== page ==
Transaction Log backups can only be created if a full recovery model is set for the database. You can switch the recovery model in the database settings. However, using the full recovery model has both advantages and disadvantages.

Transaction log backup contains all data that has changed since any last backup, including another transaction log backup. This way, you can create chains of very long backups, but the first one in the chain is a full backup.

BACKUP DATABASE [test-db] TO DISK = 'w:\full.bak'

Now you can start creating Transaction Log backups.

BACKUP LOG [test-db] TO DISK = 'w:\log1.bak'
BACKUP LOG [test-db] TO DISK = 'w:\log2.bak'

To restore the last backup you must first restore all the previous ones.

RESTORE LOG [test-db] FROM DISK = 'w:\log-1.bak' WITH NORECOVERY
RESTORE LOG [test-db] FROM DISK = 'w:\log-2.bak'

Since a transaction log backup keeps all changes made since the last transaction log backup, you don’t need to create a full backup from time to time. However, a chain of transaction log backups can be extensive.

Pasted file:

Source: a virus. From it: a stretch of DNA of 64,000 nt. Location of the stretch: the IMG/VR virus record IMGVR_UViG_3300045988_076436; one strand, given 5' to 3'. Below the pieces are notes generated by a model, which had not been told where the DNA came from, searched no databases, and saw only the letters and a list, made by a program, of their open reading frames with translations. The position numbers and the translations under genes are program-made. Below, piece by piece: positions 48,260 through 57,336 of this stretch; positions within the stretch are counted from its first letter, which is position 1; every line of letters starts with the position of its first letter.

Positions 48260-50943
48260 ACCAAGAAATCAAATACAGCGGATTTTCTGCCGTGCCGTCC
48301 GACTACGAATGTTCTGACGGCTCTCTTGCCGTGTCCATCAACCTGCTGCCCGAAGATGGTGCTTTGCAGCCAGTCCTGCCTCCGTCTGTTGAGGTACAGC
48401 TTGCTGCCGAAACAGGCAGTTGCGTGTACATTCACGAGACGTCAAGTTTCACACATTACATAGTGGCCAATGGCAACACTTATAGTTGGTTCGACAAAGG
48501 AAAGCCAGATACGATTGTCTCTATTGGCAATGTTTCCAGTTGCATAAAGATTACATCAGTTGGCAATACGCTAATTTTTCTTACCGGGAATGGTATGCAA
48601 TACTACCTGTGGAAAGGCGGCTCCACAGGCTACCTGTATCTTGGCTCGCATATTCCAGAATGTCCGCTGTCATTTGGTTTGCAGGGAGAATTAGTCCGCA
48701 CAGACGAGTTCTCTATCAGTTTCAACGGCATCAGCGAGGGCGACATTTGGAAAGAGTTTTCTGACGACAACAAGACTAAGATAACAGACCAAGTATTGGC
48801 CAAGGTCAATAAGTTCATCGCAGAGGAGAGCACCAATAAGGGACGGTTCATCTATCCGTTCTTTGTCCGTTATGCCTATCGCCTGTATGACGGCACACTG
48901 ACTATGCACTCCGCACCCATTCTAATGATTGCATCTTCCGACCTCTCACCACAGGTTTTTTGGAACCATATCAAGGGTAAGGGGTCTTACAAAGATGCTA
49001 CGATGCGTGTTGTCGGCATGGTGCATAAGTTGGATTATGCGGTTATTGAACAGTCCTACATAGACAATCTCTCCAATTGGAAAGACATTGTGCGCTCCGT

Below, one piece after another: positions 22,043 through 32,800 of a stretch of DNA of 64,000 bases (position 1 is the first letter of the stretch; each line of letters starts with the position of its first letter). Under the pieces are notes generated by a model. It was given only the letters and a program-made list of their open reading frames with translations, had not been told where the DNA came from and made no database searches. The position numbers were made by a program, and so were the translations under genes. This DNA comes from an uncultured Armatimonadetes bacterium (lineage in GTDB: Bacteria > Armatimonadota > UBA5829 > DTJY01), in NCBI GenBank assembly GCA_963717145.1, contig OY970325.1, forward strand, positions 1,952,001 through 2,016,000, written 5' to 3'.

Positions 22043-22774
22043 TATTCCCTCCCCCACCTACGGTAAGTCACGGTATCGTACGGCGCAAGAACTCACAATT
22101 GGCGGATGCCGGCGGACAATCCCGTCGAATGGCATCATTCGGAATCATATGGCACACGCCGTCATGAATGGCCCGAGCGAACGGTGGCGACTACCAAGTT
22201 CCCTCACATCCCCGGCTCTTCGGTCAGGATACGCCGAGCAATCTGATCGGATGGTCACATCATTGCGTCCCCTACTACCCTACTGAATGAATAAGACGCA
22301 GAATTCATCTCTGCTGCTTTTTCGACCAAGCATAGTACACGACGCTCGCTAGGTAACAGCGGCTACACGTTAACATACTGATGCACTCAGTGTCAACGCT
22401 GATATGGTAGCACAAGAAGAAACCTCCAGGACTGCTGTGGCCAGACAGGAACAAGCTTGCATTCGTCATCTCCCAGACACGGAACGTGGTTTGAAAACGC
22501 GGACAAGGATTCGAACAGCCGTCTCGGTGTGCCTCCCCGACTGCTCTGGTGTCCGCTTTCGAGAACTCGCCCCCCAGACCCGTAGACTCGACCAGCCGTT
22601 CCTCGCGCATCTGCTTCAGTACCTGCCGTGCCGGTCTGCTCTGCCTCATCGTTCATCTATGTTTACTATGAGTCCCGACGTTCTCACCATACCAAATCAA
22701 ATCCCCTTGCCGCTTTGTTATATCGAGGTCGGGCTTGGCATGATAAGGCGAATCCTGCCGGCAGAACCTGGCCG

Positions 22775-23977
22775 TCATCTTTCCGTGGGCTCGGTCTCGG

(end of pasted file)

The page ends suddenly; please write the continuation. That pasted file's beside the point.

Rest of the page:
This is a very powerful tool, and you can do backups very often, for example, every 15 minutes, and full backups once a day.

The difficulty is that you need all the backup logs plus a full backup to restore. In addition, it’s easy to get confused with so many files. In this case, you can use SqlBak, which remembers which backups it did and allows you to restore the database in one click without having to do anything else.